January 19, 2004

Nameless as Yet

Most of today was consumed with the task of shopping for a second laptop computer for Stephanie (and the house), sorting which Apple to buy. She will need her own machine with which to conduct her business.

Most of last week was a torque to a climax of painting, which occurred during the weekend. I let it lay on sawhorses so the paint can jell and solidify a little more before I hang it up.

Aqui esta, standing it up briefly for a photo:
I worked first thinking of an image that caught-my-eye, the Bertolucci movie poster-posted earlier. I jettisoned the thought as you can see (or won't see). For those who might be taken aback at a movie poster as a touchstone, let it be known that I think you have to pay attention to the things in the world that catch your eye, no matter where it comes from high or low. Also, movie posters have this peculiar pictorial logic, in this case, I'm referring to the orchestration of color and mass: pinks and yellows and flesh colors with a punctuation of black that moves the eye around in circles like the blobs of a lava lamp.

Funny. I remember that when I was a kid, I rejected movie posters as a subject for emulation because of the formulatic qualities of them, and a feckless way image piled onto image like an ice cream sundae. Here however, I'm attracted to how image as color masses stack and arrange... the sundae became a lava lamp in that particular poster, an apparent motion detoxified the pop venacular for me forty years later.

What I did navigate by- was a painting in ochre that I painted earlier last month. It was from a series that hung on the armature of the (self) portrait. Most times, it seems that I work this way: finding a motif as motive, a way to begin, a launch into the work, a track on a bead of inspiration that initiates a trek, (go ahead, write it Dennis, but write it with a referential self depreciating irony a la the line from the "Blues Brothers" movie...) a mission from G-d.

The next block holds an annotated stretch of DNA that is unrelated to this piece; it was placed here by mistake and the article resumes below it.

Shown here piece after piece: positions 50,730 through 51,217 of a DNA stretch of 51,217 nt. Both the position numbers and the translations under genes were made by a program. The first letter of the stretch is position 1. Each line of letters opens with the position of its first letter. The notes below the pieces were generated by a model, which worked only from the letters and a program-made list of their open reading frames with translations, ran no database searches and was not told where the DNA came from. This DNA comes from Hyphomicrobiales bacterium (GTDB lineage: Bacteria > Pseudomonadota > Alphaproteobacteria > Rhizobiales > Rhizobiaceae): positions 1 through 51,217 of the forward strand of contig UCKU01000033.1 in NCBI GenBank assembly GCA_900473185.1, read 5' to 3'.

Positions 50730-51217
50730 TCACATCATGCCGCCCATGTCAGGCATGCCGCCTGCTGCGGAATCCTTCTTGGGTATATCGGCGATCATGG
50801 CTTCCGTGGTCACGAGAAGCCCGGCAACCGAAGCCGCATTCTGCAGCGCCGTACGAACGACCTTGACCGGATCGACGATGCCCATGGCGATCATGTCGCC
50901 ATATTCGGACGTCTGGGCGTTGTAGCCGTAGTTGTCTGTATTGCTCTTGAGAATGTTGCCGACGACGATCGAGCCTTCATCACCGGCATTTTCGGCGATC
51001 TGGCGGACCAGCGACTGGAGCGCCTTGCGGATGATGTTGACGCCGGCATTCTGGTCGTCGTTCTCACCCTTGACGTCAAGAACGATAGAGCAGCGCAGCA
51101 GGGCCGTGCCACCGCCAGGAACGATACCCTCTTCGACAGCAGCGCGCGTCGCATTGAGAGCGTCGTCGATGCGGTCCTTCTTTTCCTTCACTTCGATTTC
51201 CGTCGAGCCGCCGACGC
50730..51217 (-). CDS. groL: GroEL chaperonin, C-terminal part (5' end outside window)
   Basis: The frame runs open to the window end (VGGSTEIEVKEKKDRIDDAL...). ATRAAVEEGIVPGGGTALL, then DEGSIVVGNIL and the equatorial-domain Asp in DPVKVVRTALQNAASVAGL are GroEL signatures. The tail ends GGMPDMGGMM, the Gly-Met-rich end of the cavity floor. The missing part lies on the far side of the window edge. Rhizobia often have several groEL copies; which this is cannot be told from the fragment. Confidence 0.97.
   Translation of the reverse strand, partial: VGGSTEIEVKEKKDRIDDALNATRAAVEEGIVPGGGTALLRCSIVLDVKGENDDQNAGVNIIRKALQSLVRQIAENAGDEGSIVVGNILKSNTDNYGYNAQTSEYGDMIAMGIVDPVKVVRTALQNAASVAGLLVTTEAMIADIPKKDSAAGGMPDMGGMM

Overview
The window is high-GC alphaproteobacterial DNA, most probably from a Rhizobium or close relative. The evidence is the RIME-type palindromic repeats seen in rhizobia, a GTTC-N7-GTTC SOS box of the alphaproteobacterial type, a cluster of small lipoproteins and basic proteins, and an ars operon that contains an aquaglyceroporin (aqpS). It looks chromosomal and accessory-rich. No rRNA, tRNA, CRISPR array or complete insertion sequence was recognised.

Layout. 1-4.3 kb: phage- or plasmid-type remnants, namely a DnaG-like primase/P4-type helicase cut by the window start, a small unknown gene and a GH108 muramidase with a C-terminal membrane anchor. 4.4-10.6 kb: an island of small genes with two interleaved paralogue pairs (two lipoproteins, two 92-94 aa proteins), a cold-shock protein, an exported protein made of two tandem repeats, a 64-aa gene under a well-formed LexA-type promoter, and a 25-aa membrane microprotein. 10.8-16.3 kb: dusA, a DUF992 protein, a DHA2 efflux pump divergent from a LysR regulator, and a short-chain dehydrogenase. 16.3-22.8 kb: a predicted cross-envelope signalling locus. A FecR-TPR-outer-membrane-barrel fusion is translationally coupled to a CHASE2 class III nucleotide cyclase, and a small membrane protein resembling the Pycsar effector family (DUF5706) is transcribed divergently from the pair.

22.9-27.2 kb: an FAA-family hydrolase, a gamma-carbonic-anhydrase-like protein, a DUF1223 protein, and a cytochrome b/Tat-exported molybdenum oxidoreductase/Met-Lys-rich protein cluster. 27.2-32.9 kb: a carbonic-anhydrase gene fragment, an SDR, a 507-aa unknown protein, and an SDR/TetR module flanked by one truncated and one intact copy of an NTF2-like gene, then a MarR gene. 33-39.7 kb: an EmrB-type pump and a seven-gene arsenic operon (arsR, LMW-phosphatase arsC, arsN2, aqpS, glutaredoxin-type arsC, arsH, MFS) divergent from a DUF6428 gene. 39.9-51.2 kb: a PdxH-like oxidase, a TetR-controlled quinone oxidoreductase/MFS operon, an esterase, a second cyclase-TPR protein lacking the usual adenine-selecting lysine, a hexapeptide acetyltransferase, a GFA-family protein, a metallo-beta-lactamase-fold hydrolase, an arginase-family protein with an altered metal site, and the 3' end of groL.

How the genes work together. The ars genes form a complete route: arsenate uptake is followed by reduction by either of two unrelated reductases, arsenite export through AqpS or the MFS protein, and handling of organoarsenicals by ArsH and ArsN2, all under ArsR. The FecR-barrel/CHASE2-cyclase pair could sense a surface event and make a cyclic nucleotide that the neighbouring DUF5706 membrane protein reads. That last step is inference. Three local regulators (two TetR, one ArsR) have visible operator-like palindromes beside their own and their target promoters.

Back to the point: whilst I may take an inspiration to its conclusion, most of the time it remains a site of navigation, or something to use to gain acceleration from, like a gravitational sling that interplanetary spacecraft use. It gets me going into the thick of painting. Indeed, I am looking for the breakout, for the aspects of the painting that takes it to another place altogether. Sometimes I force it, subjecting the initiating inspiration to alternate ordinates. In the case of this painting, I was morphing the schema of portrait towards a schema of landscape.
All of this is to describe the beginning of painting a painting (for me). There is a second phase, after I begin to sling away from the gravitational pull of the first inspiration, there is a misting or thickening. In the work of the past year, I've been looking for a density of paint, a crush of pigmented mass. Since I work with a surplus articulation of painterly marks, this takes time. And since I'm painting alla prima (whilst its wet, a hat tip to the Impressionists), time is something you struggle against. So, the second phase described here is a fervent accululation of articulated density. This density is a preparation for the third and final phase: big slammin' asteroid hits, the rocking, pounding, stomping flower blooms of paint that have been a significant feature for a year now.
Whilst this was a favored approach, this particular painting didin't unfold this way. I was looking for fields of brushed red and pounded flower blooms of black to punctuate it here and there... but thirty hours into it, I saw that there was the beginning of a skin forming on the surface. As the paint dries, the surface evaporates volitile petrochemicals and the linseed oil begins to congeal. The surface begins to form a soft skin, like a hot chocolate drink does as it cools. I could have worked into it, but the inevitable granulation paint into tiny chunks bugs the hell out of me.
Crisis time. Thirty hours and the window was closing. The probabliity of scrape down loomed large because I wasn't going to get to the stomping grounds I had planned to do. But I liked what was there. I liked it and I had to find the other painting, part of which I was seeing and appreciating already.

I wanted to cut a couple of large holes into it, to let it breathe. Maybe by this, I can get the rest of what I liked in it to be seen by others too. I scoop the surface with a stiff piece of cardboard in which I cut into a suitable shape for the job. Big scoops are risky. I can anticipate the general properties of shape, buti won't know the character of it- weak or strong- until it's done.
And it's done.

And I liked it.

And I like it.

Posted by Dennis at January 19, 2004 6:53 PM

1 Comment

the skin atop hot chocolate milk we call nata in spanish I thaught it was a cool word for your work.


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